Manuscripts

MSS 178
National Association of the Deaf, est. 1880
Collection of the National Association of the Deaf, 1915-1993


Gallaudet University Archives


Descriptive Summary

Repository: Gallaudet University Archives
Call No.: MSS 178
Creator:
Title: Collection of the National Association of the Deaf, 1915-1993
Quantity: 43.5 linear feet (79 document boxes and 2 oversize boxes)
Abstract: This collection consists of articles, convention materials, correspondence, legislative papers, manuscripts, objects, photographs, and publications.
Note:

Administrative Information

Acquisition Information: The Collection of the National Association of the Deaf was donated to the Gallaudet University Archives on October 27, 1994.
Processed By: Jeffrey Peterson, 2010 April 2.
Processing Note: Please see Gallaudet University Archives staff for assistance with viewing photographs and objects.
Conditions on Use and Access: This collection is open to the public with no restrictions. Photocopies may be made for scholarly research.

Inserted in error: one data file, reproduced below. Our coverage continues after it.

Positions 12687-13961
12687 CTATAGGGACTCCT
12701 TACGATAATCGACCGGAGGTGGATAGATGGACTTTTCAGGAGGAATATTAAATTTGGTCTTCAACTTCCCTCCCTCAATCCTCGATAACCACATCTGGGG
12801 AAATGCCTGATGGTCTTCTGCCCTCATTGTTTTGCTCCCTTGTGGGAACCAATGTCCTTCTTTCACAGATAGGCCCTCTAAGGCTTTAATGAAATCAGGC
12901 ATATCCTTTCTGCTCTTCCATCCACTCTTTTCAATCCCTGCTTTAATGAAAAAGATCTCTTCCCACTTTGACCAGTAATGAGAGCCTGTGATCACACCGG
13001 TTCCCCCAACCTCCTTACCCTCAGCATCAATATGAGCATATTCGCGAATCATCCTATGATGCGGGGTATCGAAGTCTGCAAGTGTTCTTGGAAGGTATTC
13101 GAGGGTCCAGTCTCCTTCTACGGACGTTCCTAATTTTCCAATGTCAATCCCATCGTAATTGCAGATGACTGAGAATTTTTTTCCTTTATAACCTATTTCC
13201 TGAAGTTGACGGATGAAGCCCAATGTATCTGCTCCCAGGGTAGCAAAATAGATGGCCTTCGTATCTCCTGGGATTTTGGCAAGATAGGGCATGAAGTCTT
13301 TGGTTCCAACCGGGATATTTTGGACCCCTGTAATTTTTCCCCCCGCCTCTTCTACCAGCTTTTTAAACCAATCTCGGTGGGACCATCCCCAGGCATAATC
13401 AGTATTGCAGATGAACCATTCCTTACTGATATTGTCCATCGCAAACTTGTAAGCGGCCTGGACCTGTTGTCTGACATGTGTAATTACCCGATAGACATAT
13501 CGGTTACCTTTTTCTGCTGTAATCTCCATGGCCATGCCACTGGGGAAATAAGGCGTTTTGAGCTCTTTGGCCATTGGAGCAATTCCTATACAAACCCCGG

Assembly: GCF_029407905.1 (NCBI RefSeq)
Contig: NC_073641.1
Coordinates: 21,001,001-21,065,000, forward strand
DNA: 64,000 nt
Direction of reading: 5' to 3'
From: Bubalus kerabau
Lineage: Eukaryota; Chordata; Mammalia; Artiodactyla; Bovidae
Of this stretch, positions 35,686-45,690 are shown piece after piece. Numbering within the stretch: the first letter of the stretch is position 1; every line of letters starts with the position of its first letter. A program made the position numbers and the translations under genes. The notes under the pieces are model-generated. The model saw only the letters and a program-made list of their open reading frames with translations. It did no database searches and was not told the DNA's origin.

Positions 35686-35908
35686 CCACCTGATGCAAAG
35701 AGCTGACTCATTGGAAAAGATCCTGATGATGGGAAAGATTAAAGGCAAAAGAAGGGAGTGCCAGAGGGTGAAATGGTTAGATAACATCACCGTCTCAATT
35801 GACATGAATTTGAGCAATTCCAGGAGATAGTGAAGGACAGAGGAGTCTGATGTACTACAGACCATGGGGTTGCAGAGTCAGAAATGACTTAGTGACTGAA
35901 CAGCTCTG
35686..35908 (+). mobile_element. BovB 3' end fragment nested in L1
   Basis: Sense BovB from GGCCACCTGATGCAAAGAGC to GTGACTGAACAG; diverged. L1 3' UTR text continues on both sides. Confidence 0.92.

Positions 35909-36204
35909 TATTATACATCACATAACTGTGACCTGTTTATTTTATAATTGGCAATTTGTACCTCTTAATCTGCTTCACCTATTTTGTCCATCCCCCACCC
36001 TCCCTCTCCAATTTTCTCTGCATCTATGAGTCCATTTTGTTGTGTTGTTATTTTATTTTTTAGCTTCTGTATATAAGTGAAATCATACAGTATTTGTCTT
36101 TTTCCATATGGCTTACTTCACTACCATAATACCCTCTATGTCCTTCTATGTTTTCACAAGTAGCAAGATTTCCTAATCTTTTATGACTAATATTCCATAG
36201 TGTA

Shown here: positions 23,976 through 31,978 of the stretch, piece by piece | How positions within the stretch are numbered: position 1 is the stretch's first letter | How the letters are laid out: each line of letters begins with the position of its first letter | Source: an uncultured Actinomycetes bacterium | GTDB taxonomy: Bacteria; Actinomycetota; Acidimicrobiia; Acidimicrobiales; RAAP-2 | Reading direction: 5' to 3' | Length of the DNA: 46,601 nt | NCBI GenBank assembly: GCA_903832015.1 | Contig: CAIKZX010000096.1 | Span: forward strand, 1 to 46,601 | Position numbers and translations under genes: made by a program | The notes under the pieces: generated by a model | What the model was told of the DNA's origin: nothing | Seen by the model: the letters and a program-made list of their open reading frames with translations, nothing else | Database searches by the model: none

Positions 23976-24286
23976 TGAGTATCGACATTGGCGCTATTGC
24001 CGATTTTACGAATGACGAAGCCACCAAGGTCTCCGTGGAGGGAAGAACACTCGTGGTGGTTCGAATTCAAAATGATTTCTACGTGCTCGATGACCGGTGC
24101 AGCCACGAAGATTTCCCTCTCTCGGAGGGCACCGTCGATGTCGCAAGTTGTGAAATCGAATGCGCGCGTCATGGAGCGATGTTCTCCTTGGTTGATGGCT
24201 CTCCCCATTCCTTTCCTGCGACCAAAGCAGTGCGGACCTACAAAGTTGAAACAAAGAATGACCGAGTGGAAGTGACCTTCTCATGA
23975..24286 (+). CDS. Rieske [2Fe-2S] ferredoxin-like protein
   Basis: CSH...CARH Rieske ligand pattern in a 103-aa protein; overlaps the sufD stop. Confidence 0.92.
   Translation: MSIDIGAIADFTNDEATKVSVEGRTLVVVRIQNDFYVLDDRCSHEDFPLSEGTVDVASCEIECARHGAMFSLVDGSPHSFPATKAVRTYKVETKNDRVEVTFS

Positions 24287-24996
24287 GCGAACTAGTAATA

Related Material in the Archives
See Aladin

Historical Sketch

The National Association for the Deaf (NAD) was established on August 25, 1880, in Cincinnati, Ohio-four men are given credit for founding the organization. Robert P. McGregor was its first president and the founder of the Cincinnati Day School for the Deaf. Edmund Booth of Iowa is known as the "father of NAD" but declined the first presidency in favor of McGregor. Booth was a graduate of the Hartford school, where he studied under both Thomas Hopkins Gallaudet and Laurent Clerc. He later became the owner and editor of a successful newspaper, the Anamosa Eureka. Henry Rider and Edwin Hodgson, both of New York, were among the first to endorse a national association of the deaf through the printed press. They both, at separate times, owned The Deaf Mutes Journal.

The NAD has served in the best interests of deaf Americans for over one hundred years. It has made every effort to create a favorable social image of deaf culture. The NAD has fought for compulsory education laws for deaf children and retention of the combined system (oral and sign language) in residential schools for the deaf. It also has successfully diminished impostors who solicit money from the public by pretending they are deaf. In addition, the NAD has protected basic civil rights of deaf Americans, such as the right to equal justice, the right to exercise franchises, assume the responsibilities of taxpayers, equal employment opportunities, and motor vehicle use.